Pure Slush

flash ... without the wank

Temporary

<  Turns Out The Pizza Hut BOOK IT! Program Was Not for Fleeing Tax Evasion Charges

Layer upon Layer  >

by Michael Webb

 

I am staving off homelessness, bankruptcy and boredom by driving my ancient Accord to anonymous suburban office parks and answering phones and sorting mail for companies who have lost employees to maternity leave or other offenses against the great yawning maw of capitalism. My real job, I keep saying, is poetry, but wearing a pretty dress, smiling a lot, doing what I’m told, and staying in the background is what is keeping me in food and shelter at the moment.

The day is fading, and I can feel the ennui as I watch the clock, waiting for freedom. I am busying myself with an open email window, typing a word, then erasing it, then typing another. It is both a way to look busy and a sort of writing exercise, seeing what my brain will produce. I watch the dust motes settle in the hallway, letting my eyes lose focus for a second. Someone laughs a few rooms away from me, making a hollow sound.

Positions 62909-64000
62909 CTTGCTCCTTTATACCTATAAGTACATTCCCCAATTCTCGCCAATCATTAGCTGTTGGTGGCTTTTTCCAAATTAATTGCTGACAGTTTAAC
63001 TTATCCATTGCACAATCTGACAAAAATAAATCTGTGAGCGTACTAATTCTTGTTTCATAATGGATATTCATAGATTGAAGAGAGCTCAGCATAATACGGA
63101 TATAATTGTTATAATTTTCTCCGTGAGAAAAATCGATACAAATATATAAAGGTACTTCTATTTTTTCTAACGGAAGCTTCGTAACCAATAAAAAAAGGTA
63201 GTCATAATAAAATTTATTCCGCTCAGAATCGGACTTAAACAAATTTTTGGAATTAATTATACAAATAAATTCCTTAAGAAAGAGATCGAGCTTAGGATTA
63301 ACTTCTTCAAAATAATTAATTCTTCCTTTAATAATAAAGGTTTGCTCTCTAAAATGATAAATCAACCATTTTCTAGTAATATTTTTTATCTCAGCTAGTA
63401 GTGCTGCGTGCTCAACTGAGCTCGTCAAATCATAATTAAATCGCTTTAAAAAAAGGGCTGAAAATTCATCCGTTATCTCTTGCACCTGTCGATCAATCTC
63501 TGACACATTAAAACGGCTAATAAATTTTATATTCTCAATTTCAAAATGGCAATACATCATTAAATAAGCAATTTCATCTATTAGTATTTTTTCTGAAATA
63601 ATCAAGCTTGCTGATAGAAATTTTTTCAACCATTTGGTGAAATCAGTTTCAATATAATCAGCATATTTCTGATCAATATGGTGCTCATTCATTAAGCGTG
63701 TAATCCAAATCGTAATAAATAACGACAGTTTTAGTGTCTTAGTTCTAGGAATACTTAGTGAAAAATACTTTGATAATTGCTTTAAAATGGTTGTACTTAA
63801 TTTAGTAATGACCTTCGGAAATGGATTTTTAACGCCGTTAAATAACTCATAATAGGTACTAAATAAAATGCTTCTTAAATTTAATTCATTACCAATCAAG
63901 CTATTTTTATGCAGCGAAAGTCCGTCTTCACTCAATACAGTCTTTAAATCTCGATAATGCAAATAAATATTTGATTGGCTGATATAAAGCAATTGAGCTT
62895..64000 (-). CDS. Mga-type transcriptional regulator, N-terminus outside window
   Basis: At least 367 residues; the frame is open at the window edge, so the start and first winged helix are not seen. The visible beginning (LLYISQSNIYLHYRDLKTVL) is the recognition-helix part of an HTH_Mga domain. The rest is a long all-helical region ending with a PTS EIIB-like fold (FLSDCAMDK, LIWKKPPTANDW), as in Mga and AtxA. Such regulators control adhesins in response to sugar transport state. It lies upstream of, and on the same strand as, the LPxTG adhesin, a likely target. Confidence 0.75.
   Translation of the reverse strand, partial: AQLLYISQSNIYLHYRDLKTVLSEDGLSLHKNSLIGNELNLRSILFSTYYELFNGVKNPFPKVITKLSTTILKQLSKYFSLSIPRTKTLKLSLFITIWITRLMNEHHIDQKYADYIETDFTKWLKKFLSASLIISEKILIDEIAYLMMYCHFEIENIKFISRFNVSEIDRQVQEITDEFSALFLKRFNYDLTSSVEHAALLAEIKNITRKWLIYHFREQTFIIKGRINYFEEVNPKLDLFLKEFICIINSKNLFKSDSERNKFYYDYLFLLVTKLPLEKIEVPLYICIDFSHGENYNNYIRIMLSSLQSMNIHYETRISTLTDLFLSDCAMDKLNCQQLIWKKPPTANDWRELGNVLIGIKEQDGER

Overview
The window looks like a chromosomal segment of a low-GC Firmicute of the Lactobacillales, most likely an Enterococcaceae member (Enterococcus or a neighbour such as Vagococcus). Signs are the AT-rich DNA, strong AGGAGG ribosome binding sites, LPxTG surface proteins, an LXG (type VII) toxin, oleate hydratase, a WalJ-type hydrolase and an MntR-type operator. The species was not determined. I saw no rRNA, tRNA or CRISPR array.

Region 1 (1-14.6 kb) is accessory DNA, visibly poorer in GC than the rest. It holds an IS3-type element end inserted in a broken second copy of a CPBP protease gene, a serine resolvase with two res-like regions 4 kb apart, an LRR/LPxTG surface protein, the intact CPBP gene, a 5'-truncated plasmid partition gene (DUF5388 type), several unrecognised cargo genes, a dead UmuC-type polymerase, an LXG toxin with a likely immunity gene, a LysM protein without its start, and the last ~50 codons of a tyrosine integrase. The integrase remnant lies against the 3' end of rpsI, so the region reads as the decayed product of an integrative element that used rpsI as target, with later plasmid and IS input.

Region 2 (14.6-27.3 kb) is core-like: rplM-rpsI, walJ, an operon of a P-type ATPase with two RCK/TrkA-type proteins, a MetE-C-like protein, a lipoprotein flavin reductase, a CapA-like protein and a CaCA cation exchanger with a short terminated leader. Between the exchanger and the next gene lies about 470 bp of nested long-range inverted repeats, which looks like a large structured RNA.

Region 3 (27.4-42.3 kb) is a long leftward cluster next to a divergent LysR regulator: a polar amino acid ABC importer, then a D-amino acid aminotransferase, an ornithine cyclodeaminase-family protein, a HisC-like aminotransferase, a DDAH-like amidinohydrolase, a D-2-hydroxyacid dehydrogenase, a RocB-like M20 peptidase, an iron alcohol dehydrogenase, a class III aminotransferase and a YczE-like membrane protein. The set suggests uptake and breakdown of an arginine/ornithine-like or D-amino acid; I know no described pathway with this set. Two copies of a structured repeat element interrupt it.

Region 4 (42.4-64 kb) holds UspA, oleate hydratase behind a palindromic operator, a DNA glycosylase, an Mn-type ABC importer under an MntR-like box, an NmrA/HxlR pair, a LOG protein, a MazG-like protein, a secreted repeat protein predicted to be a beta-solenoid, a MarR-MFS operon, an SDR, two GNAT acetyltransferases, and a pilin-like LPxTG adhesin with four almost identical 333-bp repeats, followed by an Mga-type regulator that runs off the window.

I feel a headache coming on, and I decide I will drink a final Diet Pepsi to ward it off until I get home. I stand and walk down to what they call the break room, a small area with a tile floor, a sink and a microwave, a refrigerator, and two bright vending machines. I step to the red and blue one, slide in my coins, and bend carefully at the waist to retrieve my beverage.

As I turn to go back to my desk, I see an open box from a bakery, with the clear residue of a decent sized cake inside. There are awkward cylinders of discarded frosting inside the box, and a few soiled napkins, and a single paper plate with a plastic knife on it. The door behind me opens and I hear Sonia’s voice, a prim Indian woman with gorgeous black hair.

“Oh. No one told you? It was Jimmy’s birthday. I’m sorry.”

“No,” I say quickly. “No problem.” I pat my belly, then immediately feel ridiculous for doing so. “It’s not like I need it.”

“Oh, neither do I,” Sonia says quickly, and then moves past me towards the soda machine.

I walk back towards my station, a small ball of nausea in my gut. I guess wishing to be invisible really worked.  

 

published 22 September 2016